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Youngest students in Beaverton School District begin hybrid learning

On Monday, the Beaverton School District welcomed back its youngest students, kids in pre-K through second grade.

BEAVERTON, Ore. — More students in the Portland metro area started hybrid learning this week.

On Monday, the Beaverton School District welcomed back its youngest students, kids in pre-K through second grade.

Liz Fennell, a kindergarten teacher at Raleigh Park Elementary, said her first day went well.

“It was just exciting and joyful and probably my favorite first day of school yet,” said Fennell.

She said out of her 27 kindergartners, 20 of them came back for in-person, hybrid learning. Fennell said her students did well adhering to safety measures.

“I was so impressed with how they were able to wear their masks the whole time and stay at a distance,” said Fennell. “They’re so excited to be back and they really want to do a good job, and they want to be there. So, they’re doing a great job with all of those safety protocols.”

Percentage of families who chose hybrid

At Fennell’s school, Raleigh Park, the district website shows about 66% of families chose hybrid. The rest are sticking with online learning either because they chose that option or didn’t make a choice.

A spokesperson with the district said overall about 48% of families with kids in elementary school chose the hybrid learning option.

High school parents who chose hybrid weigh in on coming weeks

Looking ahead, according to the Beaverton School District's website, the district plans to bring back students in third grade through fifth grade on April 8, then start hybrid for middle school students on April 19 and the first of two groups of high school students would begin a few days later on April 22. 

Wendy Gibson has two kids going to high school in the district. Her daughter Emma is a senior and her son Ben is a freshman. They both attend Sunset High School. 

Gibson said this past year has been tough on her whole family.

"They [the kids] definitely have experienced the isolation and the loneliness, and we’ve had a lot of tears around the house. All of us, even my husband," said Gibson. "It’s been a struggle. It’s really been a lot this year to juggle school and to juggle all of us being home and being under each other’s feet all the time."

That's why she's excited about any time her kids can spend learning in-person. But she said she was hoping for more.

According to the Beaverton School District, by the time school gets out for summer, high school students will have had 17 days of in-person classroom learning this school year and seniors in particular will have had 15 days.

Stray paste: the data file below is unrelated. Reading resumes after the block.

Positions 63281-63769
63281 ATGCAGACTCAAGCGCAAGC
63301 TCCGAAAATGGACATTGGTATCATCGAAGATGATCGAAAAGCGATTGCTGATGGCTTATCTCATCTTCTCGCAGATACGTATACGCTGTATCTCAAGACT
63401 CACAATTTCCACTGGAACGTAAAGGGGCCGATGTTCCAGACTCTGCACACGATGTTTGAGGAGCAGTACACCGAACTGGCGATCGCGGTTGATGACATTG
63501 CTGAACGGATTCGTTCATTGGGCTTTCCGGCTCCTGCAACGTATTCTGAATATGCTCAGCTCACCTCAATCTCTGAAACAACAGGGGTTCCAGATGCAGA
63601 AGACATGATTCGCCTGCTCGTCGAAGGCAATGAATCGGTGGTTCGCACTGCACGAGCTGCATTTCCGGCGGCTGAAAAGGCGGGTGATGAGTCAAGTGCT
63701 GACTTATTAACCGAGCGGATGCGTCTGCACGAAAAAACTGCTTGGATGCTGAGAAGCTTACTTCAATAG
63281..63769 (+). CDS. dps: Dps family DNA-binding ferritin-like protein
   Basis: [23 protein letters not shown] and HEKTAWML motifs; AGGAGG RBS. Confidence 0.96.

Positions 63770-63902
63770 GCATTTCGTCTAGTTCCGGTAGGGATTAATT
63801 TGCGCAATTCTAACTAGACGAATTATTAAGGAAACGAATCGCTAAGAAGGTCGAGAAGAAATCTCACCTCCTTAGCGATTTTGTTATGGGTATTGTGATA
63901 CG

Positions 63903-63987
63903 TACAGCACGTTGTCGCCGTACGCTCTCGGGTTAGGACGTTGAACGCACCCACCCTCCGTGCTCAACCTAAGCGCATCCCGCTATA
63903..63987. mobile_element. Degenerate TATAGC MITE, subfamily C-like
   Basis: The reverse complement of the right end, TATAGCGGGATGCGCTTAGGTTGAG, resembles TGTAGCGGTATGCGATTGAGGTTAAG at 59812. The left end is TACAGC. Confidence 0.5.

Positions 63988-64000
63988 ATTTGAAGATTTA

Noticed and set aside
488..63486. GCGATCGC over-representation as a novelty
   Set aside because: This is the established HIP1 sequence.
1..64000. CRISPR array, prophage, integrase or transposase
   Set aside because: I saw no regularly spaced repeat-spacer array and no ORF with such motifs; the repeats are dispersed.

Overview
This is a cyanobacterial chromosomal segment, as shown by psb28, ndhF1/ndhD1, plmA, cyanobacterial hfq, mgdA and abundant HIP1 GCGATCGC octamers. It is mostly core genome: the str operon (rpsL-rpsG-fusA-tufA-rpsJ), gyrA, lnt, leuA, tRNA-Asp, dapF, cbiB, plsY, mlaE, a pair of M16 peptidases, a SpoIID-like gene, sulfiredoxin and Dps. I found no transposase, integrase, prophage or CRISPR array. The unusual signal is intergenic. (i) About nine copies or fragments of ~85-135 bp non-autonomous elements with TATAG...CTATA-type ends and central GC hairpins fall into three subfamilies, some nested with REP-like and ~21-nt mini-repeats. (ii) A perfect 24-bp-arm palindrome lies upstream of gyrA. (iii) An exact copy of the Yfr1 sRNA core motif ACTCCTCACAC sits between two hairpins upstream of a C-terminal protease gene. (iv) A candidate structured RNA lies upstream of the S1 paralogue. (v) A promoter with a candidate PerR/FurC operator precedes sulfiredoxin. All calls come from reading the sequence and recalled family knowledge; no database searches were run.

Brandi Wachs, another parent in the district, has two daughters in high school, a sophomore named Mia and a senior named Ruby.

"We are more than ready to be back at school," said Wachs. "We have so many friends and family around the country who have been back in high school, so it’s been really frustrating to be kept at home this whole time."

"I think that being at home has kind of devalued school for my students," she added. 

Like Gibson, she's is excited her kids will be getting some in-person school but also wants more opportunities for her kids and others. 

She said with the updated federal and state recommendations reducing distancing between students from 6 feet to 3 feet, she wants four days a week of in-person learning instead of two and is hoping the district reconsiders.

"It really would maximize the amount of engagement and education that these students are getting," said Wachs.

In addition, Wach said additional time with adults and peers at school would help older students, especially seniors, end the year on a better note.

She said regardless, having a firm date on when her daughters will start hybrid learning has helped motivate her girls and get them excited about school.

Will districts change distancing from 6 feet to 3 feet?

When it comes to modifying the distancing rules, like Portland Public Schools, the Beaverton School District has already said there won’t be any changes to distancing this late in the process.

On the district website, reasons include: 

  • Families have already been surveyed and asked to make a choice to stay in comprehensive distance learning or to send their child back to school for hybrid instruction. The district said families made their decisions based off safety protocols outlined at the time and if changes were made to those safety protocols, the district would be acting in bad faith without taking time to conduct another survey.
  • The district has spent months preparing for and informing families about a return to school and doesn't want to spring big changes on anyone. On its website, it said it wanted to provide the district community with predictability and consistency.
  • Changing distancing requirements would mean a complete overhaul of middle and high school schedules because it would be difficult for students to remain 6 feet apart during lunch, which is a specific situation when the state requires there be 6 feet of distance between students.
  • Additionally, an agreement has already been made between the district and teachers union.

The hybrid start dates in the Beaverton School Districts are similar to those in other districts. Both Portland Public Schools and Tigard-Tualatin Schools plan to begin hybrid for high school students the week of April 19 as well.

Salem-Keizer Public Schools plans to start hybrid for middle and high school students a week earlier on April 13.

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